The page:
... such rough estimates won't replace a detailed engineering study, but it is remarkable how many times such a quick and dirty estimate is within a few percentage points of some very expensive professional analysis.


Yeah, well, I can't afford a detailed engineering study, so it's nice to get a more nearly accurate ballpark estimate instead of relying on the numbers published by the manufacturer.

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#201296 - 05/02/10 11:50 PM Re: Determining how much solar power is enough [Re: philip]
JohnE Offline
Addict

Registered: 06/10/08
Posts: 601
Loc: Southern Cal
So far as powering the freezer, you can either get enough solar panels to produce enough power coupled with enough battery capacity to keep it running continuously or you could increase the battery capacity so that a smaller solar panel will keep them charged enough for short term, part time usage.

You don't need a whole house system to run only a couple of circuits.

Any pre-built or pre-assembled kit is gonna cost more than doing it yourself.

It's fairly simple to figure out the needs for a single use emergency system, it's watts, amps and ohm's law.

One quick and easy thing anyone can do for use in an emergency, pick up a pack of solar powered lawn decoration lights with LED bulbs. For $50-$100 you've got a temporary, battery powered lighting system for use when the grid goes down. Keep the batteries charged up or replace the ones that come with such a kit with some low loss Eneloop type batteries and Bob's your uncle.

The problem with a lot of comparisons of replacing grid fed power is that the infrastructure that is required for the grid fed systems are rarely taken into account. I've read of numerous examples where people thought that it would too expensive to use solar power, the only fair comparison would be to include the hidden costs of those power poles and lines outside your home, along with the guys in the bucket trucks who come along periodically and keep the system working.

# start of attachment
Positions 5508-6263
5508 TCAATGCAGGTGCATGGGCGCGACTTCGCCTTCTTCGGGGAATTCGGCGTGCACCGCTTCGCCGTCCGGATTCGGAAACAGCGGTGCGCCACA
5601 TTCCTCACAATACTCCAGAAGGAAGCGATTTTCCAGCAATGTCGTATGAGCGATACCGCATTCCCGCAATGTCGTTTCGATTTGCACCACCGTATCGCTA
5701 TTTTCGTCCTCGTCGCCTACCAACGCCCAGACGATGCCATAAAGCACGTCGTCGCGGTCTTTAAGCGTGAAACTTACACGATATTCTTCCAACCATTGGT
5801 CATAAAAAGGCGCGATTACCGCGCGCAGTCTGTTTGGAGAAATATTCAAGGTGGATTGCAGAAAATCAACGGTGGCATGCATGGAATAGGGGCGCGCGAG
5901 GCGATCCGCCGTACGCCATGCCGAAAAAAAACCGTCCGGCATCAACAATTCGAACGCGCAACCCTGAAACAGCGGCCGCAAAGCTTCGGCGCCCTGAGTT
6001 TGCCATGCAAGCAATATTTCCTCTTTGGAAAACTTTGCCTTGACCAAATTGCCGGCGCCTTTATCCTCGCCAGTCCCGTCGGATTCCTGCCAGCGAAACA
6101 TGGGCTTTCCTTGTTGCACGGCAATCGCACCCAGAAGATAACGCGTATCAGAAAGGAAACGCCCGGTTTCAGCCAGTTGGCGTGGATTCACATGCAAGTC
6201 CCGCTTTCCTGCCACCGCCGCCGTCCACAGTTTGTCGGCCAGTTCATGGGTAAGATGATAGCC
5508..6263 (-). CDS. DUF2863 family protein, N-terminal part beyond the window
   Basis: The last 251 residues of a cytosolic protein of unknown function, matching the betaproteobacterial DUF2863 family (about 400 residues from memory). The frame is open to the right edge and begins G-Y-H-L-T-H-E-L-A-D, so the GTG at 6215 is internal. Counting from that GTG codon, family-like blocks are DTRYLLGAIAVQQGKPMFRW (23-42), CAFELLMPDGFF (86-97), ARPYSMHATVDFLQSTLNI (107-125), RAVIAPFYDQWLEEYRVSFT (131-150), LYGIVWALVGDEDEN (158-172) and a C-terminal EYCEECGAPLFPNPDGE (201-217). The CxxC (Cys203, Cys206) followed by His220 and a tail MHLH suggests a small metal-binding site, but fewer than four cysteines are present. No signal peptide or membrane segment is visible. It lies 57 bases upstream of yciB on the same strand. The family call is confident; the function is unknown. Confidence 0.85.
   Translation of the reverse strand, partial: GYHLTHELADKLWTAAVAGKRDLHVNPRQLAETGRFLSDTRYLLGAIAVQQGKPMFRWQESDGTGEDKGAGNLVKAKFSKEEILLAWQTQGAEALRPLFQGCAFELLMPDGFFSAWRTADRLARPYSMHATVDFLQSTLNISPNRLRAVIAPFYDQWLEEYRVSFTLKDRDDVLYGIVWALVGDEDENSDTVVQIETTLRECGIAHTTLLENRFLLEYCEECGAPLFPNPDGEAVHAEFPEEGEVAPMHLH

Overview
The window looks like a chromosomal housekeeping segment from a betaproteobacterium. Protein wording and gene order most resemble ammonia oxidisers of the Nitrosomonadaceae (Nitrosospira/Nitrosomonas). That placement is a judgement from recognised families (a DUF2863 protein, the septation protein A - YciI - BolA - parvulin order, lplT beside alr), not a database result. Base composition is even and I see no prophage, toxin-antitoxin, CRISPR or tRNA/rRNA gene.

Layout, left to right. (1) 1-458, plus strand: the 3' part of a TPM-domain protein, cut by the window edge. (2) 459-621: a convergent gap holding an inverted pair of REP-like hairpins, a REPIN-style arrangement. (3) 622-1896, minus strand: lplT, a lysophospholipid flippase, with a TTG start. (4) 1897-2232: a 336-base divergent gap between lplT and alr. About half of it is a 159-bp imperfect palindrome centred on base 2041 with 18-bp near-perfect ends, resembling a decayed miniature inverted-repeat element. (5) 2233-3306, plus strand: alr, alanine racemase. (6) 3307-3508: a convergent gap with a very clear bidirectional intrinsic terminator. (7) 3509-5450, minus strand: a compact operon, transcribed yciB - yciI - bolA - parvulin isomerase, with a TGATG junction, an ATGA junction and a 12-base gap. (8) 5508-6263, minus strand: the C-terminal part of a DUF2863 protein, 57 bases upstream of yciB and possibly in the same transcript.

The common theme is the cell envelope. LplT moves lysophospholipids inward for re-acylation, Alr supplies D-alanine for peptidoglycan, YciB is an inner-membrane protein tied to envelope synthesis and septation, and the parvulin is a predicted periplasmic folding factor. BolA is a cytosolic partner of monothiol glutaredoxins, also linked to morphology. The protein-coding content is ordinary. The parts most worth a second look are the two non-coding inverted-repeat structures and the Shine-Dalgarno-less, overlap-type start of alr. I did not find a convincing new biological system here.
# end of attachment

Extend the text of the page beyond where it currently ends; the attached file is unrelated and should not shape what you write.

There's a similar disconnect when talking about using alternatively fueled vehicles, when one adds up the real costs of the transportation system right down to the roads which are subsidized, then you realize that the alternatives don't actually cost that much more at all. I realize that the alternative fuel vehicles would be using the same roads but there's a huge amount of unseen and usually uncounted costs that have been paid for to allow us relatively cheap fuel and power.
_________________________
JohnE

"and all the lousy little poets
comin round
tryin' to sound like Charlie Manson"

The Future/Leonard Cohen


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#201299 - 05/03/10 01:33 AM Re: Determining how much solar power is enough [Re: JohnE]
Art_in_FL Offline
Pooh-Bah

Registered: 09/01/07
Posts: 2432
Quote:
Any pre-built or pre-assembled kit is gonna cost more than doing it yourself.


The bad point of a kit system is that they invariably, good capitalists all, get their profit margin off the top. This is far less an issue in mass produced systems where wholesale purchase of parts more than makes up for the profit margin. But solar is still a small sector of the energy market and while it is growing even large marketers are selling systems by the hundred, as opposed to the thousands.

On the other side kit systems assembled by major retailers have a lot of experience and engineering behind them. Buying one you often pay a bit more but you also sidestep a lot of mistakes and teething problems. They are sort of the equivalent of training wheels. A small starter system that has parts selected to assemble easily and work well together, that is pre-engineered for you, backed by customer support goes a long way toward making getting started in solar easy. It makes parting with the cash a little easier.

A small starter system is often a good way to get your feet wet. Once you get to know the technology such small systems can be added on to. Or they can be re-purposed for use on the barn or cabin if and when you install a larger system on the house. Or they can be reworked to make a portable emergency power system to keep some combination of communications, lights, a small refrigerator for medical supplies running.